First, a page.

FBI Data Shows Assaults on Law Enforcement Reaches a 10 Year High, ‘Treated Like Scum’

A disturbing trend has emerged in the United States, as assaults against law enforcement officers have reached a troubling 10-year high, according to recently released FBI data.

The figures paint a grim picture, with 79,000 recorded attacks on officers in the past year alone.

While the number of officers killed in the line of duty decreased slightly from the previous year, the cumulative toll over the past three years surpasses any other comparable period in history.

Delving deeper into the statistics, the FBI spokesperson noted an especially concerning rise in assaults involving firearms. “Agencies reported that 466 officers were assaulted with guns in 2023, the highest level in a decade,” they stated, emphasizing the stark contrast with 2014, when fewer than 200 such incidents were recorded.

Joe Gamaldi, vice president of the National Fraternal Order of Police, expressed his dismay at the findings, asserting, “There is no question that there is a war on cops in this country.”

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He pointed to his organization’s own data, which aligns with the FBI’s assessment. “Shootings of police officers have increased by 60%,” Gamaldi revealed, adding that 2023 is already outpacing the previous year, with nearly 150 officers shot thus far.

Former FBI Special Agent Nicole Parker attributed the escalating violence against law enforcement to a shift in public sentiment since the summer of 2020. “In many cities, there has been a general demonization and disrespect for law enforcement – trust and respect for law enforcement has recently deteriorated,” she explained.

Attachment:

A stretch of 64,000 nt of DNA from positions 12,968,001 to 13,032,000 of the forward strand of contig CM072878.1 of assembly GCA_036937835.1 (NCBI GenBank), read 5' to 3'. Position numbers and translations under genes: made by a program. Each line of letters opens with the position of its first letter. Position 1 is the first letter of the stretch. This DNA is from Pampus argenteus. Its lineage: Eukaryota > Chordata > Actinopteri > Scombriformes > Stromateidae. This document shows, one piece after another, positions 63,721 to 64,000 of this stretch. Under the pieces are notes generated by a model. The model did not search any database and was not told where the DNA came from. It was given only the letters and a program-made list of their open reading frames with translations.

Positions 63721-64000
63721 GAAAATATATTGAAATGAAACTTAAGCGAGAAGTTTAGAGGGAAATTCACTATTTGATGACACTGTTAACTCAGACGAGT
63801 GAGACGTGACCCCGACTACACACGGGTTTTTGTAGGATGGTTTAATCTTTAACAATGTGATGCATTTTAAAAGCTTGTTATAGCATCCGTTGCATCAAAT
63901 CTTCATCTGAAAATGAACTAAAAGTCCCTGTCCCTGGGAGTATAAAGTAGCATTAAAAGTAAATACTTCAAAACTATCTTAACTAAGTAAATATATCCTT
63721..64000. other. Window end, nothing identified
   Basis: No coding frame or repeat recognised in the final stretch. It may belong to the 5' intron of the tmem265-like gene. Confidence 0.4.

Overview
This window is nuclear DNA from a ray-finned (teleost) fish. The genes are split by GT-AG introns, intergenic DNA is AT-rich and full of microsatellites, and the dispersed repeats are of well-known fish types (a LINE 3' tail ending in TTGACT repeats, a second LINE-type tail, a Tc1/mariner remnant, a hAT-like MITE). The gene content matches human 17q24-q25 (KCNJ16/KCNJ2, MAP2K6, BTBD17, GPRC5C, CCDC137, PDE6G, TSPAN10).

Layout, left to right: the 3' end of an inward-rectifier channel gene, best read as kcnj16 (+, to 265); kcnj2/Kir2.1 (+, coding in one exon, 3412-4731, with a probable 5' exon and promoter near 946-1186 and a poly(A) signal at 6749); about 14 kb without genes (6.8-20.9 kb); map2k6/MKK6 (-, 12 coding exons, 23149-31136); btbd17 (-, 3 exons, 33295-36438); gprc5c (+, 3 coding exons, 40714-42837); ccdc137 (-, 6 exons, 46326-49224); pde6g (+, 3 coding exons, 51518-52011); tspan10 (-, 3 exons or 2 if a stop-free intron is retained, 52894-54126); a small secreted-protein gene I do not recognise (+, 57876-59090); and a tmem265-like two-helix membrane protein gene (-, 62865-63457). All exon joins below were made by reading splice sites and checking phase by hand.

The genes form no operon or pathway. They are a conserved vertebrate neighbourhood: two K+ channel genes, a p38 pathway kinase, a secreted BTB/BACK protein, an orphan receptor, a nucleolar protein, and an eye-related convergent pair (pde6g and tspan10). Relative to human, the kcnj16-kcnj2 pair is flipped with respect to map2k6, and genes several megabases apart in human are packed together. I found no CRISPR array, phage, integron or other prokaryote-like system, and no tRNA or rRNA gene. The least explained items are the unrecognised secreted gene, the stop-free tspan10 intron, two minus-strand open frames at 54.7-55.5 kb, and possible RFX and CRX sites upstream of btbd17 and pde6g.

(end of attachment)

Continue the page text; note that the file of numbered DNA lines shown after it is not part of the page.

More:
Parker suggested that this vilification has emboldened individuals to justify assaulting or even killing officers, perceiving them as “evil tyrants” infringing upon their rights.

Both Gamaldi and Parker highlighted the role of politics and media narratives in perpetuating this dangerous climate.

Gamaldi argued that certain actors have capitalized on the demonization of police for personal gain, leading to officers being “disrespected, delegitimized and treated like scum.”

Parker pointed to the growing “legal and social scrutiny” that has left many officers reluctant to defend themselves, even when fully justified, for fear of legal repercussions and trauma.

To address this crisis, Gamaldi urged House Republicans to pass the “Protect and Serve” act, which would make assaulting a police officer a federal crime.

He also called for prioritizing ambush training for officers, citing the 115 ambush attacks last year that resulted in 136 officers being shot.

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Most importantly, Gamaldi emphasized the need for a fundamental shift in how society treats law enforcement, stating, “We generally need to stop treating police officers like crap in this country.”